Michael Pollan Presents
PopTech 2009: Michael Pollan from PopTech on Vimeo.
For some great presentation tips check out this talk by author Michael Pollan. His topic is pretty timely given the Thanksgiving feeding frenzy we all just endured. And thanks to Duarte Design for highlighting this clip…they helped him develop the presentation and are among the best in the business at this at this stuff. They also created the graphics/materials for Al Gore’s An Inconvenient Truth presentation.
Michael Pollan knows how to get a point across, as he has authored several best selling books. But not all authors can deliver a live presentation like he can. Like Steve Jobs, he’s mastered the skills of presenting. Study him.
SHOW THEM YOU CARE – If you can’t talk about something you feel passionate about, then don’t talk. To make an impact you have to really believe. The best advice I’ve ever heard about this point came from Jon Steel (read his book Perfect Pitch). “No one cares how much you know until they know how much you care.”
TELL A STORY – No one wants to be force fed a series of points or facts. They want to hear a story with a strong underlying theme. Facts and figures will quickly melt away, but a good theme will endure. Imagine that you’re developing a short film when working up the flow and graphical support. What would Ken Burns do?
YOU’RE THE STAR – Presentation graphics or slides are there to provide support…not be the star. You’re the star. So instead of focusing too intently on the screen (by turning back to look at each slide, or by dumping too much content on any one screen), make sure that you focus on the audience and they on you.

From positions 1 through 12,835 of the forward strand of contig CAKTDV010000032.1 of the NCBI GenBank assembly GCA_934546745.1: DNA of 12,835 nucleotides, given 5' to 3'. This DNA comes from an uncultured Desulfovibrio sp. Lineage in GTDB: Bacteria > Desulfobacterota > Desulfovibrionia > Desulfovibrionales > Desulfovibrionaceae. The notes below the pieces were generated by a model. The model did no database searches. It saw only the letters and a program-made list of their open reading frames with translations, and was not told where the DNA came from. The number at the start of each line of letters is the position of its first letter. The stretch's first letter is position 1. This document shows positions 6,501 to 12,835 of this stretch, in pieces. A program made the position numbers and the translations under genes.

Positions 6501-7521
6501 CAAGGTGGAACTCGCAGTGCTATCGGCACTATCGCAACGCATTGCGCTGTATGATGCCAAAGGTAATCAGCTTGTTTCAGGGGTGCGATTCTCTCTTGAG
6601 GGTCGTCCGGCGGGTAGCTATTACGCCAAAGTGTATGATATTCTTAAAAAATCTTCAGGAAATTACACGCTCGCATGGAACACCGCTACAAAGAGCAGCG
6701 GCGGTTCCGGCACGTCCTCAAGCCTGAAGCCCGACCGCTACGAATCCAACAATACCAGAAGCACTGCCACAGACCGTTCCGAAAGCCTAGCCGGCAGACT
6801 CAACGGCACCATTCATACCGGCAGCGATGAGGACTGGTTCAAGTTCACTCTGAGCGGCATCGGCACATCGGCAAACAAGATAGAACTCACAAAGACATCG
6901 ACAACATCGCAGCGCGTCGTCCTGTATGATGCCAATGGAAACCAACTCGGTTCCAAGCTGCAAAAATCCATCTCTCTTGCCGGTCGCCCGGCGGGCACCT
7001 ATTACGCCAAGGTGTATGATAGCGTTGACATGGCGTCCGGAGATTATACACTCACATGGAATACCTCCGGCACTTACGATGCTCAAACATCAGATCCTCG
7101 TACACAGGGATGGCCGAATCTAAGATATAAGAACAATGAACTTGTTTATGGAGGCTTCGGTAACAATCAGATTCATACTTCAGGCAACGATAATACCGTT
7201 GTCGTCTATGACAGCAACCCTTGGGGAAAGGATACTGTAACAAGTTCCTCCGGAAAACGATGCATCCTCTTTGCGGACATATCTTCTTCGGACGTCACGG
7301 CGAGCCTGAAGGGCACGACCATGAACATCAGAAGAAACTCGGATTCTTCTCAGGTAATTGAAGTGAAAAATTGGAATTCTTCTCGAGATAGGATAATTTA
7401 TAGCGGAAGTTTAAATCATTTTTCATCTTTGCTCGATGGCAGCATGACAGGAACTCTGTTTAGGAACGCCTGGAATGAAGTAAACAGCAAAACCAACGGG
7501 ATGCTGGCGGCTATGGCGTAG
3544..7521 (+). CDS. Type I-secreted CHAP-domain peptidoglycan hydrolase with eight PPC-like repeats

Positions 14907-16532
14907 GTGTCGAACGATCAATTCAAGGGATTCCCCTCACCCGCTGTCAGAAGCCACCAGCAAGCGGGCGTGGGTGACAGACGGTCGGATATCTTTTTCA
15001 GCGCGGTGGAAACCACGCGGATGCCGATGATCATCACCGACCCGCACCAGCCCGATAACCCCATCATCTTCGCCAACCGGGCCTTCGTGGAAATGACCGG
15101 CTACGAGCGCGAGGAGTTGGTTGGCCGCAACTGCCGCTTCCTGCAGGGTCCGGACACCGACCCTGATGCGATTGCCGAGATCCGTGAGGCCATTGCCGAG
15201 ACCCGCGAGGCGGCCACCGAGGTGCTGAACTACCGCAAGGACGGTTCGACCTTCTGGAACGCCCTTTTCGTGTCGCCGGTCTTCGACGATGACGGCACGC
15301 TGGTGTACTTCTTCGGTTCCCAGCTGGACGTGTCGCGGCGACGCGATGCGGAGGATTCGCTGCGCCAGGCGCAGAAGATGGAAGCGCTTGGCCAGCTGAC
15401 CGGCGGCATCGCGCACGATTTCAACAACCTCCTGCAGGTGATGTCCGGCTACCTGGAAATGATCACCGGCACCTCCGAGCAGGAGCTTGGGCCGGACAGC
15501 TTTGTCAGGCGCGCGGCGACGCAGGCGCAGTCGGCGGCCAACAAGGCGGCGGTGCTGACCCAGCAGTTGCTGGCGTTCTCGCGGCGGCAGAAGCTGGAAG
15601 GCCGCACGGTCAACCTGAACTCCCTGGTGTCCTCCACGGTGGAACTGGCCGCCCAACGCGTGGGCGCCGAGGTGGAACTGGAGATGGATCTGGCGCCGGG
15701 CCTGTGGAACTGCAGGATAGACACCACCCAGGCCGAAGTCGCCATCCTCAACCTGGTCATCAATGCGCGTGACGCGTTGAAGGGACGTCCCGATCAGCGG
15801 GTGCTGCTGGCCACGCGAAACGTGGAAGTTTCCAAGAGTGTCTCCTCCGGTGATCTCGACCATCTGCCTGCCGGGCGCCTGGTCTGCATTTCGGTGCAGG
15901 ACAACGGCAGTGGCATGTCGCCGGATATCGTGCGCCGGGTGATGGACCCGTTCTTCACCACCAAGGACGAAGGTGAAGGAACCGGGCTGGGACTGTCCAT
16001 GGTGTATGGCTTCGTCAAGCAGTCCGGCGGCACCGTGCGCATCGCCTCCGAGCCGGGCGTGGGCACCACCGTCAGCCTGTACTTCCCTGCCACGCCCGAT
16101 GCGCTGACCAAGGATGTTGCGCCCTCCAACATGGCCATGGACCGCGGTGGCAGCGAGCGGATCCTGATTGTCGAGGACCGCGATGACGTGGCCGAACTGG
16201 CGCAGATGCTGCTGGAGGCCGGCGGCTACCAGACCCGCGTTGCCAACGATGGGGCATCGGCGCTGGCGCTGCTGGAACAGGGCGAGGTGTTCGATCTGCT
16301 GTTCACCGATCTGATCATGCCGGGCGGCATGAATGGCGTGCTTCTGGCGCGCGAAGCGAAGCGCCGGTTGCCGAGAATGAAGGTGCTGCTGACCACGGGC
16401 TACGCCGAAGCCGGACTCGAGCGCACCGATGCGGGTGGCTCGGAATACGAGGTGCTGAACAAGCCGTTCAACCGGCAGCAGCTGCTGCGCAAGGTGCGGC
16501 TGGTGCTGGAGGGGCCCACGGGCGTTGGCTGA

KILL THE BULLETS – We’ve all been beaten down by presentations that feature endless screens of bullets and copy (death by powerpoint). Your audience didn’t come to read, and you should know your material well enough to not have to read it all on the screen. Instead, focus on big, bold graphics and a minimal amount of words.
BREAK IT UP – There’s a general belief that you can only hold an audience’s attention for 10-15 minutes at a time. After that, a person’s mind begins to wander. So, good speakers add in a “break” at each 15 minute mark. Maybe it’s a video clip, or a group exercise. Ask a question of the audience or get them to participate somehow. Just break it up. Props can also help create a break. Notice what Michael Pollan does with a few glasses of oil.
REHEARSE LIKE MAD – Don’t fool yourself by thinking you can wing it. The only reason that some people make it look easy is because they practiced and practiced (in rehearsal, or by giving the same presentation many times over). Making it look easy isn’t easy.